Lenin Rediscovered

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Cleishbotham
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Mar 21 2015 16:11

I have found most of your comments on this thread very enlightening Mikail but can I just point out that Borkenau's premises in writing "World Communism"(my copy cost 23 shillings brand new in April 1970!) are exactly the opposite of what Lih tells us. For him Bolshevism was a product of Russian backwardness not a part of an international proletarian movement (which as S Artesian rightly says above is the main interest for us today), The Comintern is just a cover of "unviersalism" for Russian "particularism" according to him Borkenau was a "communist" until the Spanish Civil War (his The Spanish Cockpit reveals his disillusionment with Stalinism for very good reasons) and then became a repentant communism warning the capitalist West of its dangers (he was writing as the Nazi-Soviet pact was about to be signed but his book only became standard reading after the Cold War began with a 1961 introduction by the reactionary French historian Raymond Aron). Kevin McDermott's book is boring mainly because he is not really equipped to write (except linguistically) it as he is specialist in Czech history with no real interest in the politics (which is perhaps why he co-wrote it with his Trotskyist brother-in-law Jerry Agnew). As you said there is no decent history of the Comintern (Duncan Hallas is the Cliffite standard so as you'd expect it just tries to repeat the "Lenin was right" mantra (and especially against genuine revolutionaries). Factually Jane Degras and Lazitch and Drakovitch's partial documentary offeriings are about as good as you can get,

I would also disagree with your assertion that the Comintern was not a Bolshevik product. Sure the idea was universal (we've even found graffitti in the local prison by gaoled socialists in World War One calling for "Three Cheers for the International") but given the failure of the German revolution it had to be held in Moscow and it existed long before most places had a real communist party. It very early became the adjunct of the Russian Foreign Ministry and its interference in the affairs of other parties after 1920-1 set back the cause of communism at a time when the class movement was in retreat. Borkenau's polemic about its dishonest dealings is not far wrong on a factual level.. Anyway sorry to butt in - I still have not finished reading Lars Lih which is where we came in!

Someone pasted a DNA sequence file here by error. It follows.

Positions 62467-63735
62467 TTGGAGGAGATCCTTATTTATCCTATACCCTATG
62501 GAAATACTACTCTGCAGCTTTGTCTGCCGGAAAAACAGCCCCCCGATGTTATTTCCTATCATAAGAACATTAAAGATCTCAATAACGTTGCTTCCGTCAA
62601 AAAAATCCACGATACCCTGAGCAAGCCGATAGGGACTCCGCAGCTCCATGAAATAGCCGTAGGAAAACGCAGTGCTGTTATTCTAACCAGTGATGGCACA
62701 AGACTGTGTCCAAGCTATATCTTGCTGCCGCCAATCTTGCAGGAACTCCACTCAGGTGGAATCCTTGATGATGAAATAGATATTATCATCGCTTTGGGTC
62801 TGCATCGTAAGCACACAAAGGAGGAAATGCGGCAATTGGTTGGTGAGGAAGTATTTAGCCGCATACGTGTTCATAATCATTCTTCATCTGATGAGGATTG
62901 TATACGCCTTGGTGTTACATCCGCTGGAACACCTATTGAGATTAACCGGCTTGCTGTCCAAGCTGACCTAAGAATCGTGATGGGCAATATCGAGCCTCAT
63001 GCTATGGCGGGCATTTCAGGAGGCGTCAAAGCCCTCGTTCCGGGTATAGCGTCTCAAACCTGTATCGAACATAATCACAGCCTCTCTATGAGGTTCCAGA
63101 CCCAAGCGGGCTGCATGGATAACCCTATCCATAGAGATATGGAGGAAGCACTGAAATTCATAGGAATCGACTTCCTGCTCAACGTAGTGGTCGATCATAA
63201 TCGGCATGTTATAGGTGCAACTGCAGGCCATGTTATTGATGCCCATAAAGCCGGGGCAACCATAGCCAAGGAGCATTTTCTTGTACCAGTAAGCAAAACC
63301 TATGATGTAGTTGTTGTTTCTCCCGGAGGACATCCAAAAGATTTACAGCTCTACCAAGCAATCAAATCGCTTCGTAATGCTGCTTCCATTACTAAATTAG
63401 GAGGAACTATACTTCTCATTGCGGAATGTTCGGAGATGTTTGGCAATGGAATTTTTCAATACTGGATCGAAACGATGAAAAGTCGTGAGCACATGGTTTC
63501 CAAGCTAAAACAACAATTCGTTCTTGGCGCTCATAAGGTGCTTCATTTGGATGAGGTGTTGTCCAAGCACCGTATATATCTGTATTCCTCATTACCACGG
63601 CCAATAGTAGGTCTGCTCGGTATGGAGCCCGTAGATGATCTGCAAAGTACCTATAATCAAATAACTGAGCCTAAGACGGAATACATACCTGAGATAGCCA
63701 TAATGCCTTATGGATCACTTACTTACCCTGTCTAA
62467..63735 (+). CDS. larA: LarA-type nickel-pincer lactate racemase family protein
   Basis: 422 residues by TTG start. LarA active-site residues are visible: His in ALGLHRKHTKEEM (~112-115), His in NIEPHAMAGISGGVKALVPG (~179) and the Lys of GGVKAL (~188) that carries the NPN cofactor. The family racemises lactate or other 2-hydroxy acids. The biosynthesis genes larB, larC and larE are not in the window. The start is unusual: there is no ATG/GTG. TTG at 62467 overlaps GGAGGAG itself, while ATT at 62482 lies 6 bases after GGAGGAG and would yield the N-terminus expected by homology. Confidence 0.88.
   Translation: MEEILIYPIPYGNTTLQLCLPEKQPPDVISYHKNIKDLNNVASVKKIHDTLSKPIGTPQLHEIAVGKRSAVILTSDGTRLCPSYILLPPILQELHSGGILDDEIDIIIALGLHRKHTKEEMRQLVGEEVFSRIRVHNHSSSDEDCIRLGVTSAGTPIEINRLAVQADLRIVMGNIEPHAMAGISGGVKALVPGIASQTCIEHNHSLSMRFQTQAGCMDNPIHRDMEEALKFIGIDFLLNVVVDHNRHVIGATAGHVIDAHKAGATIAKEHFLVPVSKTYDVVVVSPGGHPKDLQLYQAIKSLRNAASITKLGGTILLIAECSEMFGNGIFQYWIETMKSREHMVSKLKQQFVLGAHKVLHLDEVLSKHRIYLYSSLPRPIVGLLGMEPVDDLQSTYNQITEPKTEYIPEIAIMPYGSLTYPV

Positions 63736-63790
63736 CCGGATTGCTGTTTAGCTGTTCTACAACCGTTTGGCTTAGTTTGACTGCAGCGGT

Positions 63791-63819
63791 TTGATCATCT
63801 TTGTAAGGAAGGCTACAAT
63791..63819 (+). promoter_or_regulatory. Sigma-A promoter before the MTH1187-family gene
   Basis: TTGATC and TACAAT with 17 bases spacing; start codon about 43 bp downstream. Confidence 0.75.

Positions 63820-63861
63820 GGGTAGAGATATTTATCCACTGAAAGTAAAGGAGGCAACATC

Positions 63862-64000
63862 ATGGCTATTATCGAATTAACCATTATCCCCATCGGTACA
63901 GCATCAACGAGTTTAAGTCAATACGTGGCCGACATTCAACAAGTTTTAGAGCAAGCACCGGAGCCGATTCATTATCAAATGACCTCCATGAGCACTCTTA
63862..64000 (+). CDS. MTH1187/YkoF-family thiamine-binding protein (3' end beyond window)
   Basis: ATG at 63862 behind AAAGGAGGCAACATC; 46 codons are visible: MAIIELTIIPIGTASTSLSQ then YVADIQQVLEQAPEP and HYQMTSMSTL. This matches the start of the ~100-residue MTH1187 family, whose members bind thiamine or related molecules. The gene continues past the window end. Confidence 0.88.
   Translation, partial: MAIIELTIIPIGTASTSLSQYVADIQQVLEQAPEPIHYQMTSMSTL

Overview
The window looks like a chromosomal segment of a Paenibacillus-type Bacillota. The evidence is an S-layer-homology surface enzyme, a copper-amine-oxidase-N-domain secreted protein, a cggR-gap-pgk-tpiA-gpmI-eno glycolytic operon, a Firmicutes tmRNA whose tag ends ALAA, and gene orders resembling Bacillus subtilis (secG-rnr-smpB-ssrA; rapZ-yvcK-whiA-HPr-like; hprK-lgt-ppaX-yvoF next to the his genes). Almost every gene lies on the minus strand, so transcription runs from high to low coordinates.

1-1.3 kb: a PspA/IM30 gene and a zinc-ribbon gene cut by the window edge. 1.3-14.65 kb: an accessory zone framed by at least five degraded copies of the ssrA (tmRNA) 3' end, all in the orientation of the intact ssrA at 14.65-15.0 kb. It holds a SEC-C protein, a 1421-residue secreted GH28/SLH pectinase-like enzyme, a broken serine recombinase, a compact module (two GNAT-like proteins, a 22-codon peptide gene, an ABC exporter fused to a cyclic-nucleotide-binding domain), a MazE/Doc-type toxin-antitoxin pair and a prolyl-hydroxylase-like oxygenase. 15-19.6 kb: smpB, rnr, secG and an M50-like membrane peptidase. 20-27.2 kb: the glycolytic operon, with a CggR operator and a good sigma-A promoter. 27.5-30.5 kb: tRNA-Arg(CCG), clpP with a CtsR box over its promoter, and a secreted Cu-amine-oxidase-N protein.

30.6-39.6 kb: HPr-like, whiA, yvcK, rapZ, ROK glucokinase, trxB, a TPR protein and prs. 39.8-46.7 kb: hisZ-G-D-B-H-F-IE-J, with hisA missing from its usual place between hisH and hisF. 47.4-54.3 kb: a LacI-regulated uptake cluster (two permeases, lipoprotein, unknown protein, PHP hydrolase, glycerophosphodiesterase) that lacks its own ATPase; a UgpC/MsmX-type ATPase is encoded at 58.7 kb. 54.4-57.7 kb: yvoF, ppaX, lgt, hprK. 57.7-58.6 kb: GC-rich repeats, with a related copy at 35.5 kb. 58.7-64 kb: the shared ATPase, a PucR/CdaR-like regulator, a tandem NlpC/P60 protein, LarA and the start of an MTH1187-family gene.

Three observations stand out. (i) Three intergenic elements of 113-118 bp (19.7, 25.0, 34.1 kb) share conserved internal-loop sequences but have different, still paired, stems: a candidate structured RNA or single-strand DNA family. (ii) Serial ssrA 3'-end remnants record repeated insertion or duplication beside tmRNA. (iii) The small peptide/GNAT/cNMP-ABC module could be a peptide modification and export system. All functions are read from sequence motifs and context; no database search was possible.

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mikail firtinaci
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Mar 21 2015 19:37

Cleistbotham,

Thanks for the comment about Borkenau. No doubt you are right about him.

About Comintern being a Bolshevik product; well Bolsheviks had organizational and financial advantages in 1919. They could secure funds and a (relatively) safe organizational center for the new International. However, in my view their strength in the organization's early period is grossly exaggerated. First let's consider the numbers; it is usually taken as a fact that compared to all radical leftists bolsheviks had a numerical strength. Well it is true in 1919 that the party was far bigger than the other left-radicals around the world. But don't forget that others were also growing with the affect that the revolution had in other countries. And if you think about the situation of the Bolsheviks just 2 years before the revolution, before 1917 February they were not much different than the others in terms of numbers.

Historians usually give 20.000 as a number for the Bolshevik party membership for the period btw 1914-1917. What does this mean though? Shlyapnikov, who was the main (sometimes the single!) organizer of the party contacts btw Russia and Switzerland (and elsewhere) and carried out the smuggling activity tells in his biography that sometimes even in Petrograd he could not find anybody to help him distribute the literature in Russia. Yes, the party had still influence among the workers but its militants were few and organization was in constant crisis for every sort of problems imaginable. Compared to that 200 SDP (party of the radicals - I am not sure about the numbers it could even be more than that) members in Netherlands (in a country with a population of 5.5 millions compared to that of Russia which was about 160 millions at the time) was not a small number.

Furthermore, the real strength of the Bolshevik party, its still active core militants were mostly in exile in Europe. So the party was much of a European party already before 1917, with strong ties in the Dutch, German, American and Scandinavian movements. In fact it is fair to talk about an already existing network of radical left militants around the world, who translated each others works, joined for anti-war activity whenever possible and supported each other in factional disputes. Comintern already existed in practice during the war, due to the collapse of the 2nd international and due to the imposed necessity and urgency to join forces that the left-radical internationalists had felt.

Going back to the Comintern; yes there was a strong Bolshevik influence in it. However, this was only indirect. The real organizing activity especially during the civil war was carried out jointly by Spartakists and the Dutch/German Radicals in Europe and even in the US. If you ask me it is actually the struggle between those two instead of Moscow's pressure that marked the early history of Comintern. Let's take the case of the LC split. Paul Levi kicked out the german radicals (who later formed the KAPD) from the party. This happened against Lenin's will but the Spartakist Zentrale was resilient.

Ultimately Bolsheviks main strength, i.e. the funds they could secure and technical skills, proved destructive than constructive for the international and caused much problem for themselves. This is another story though.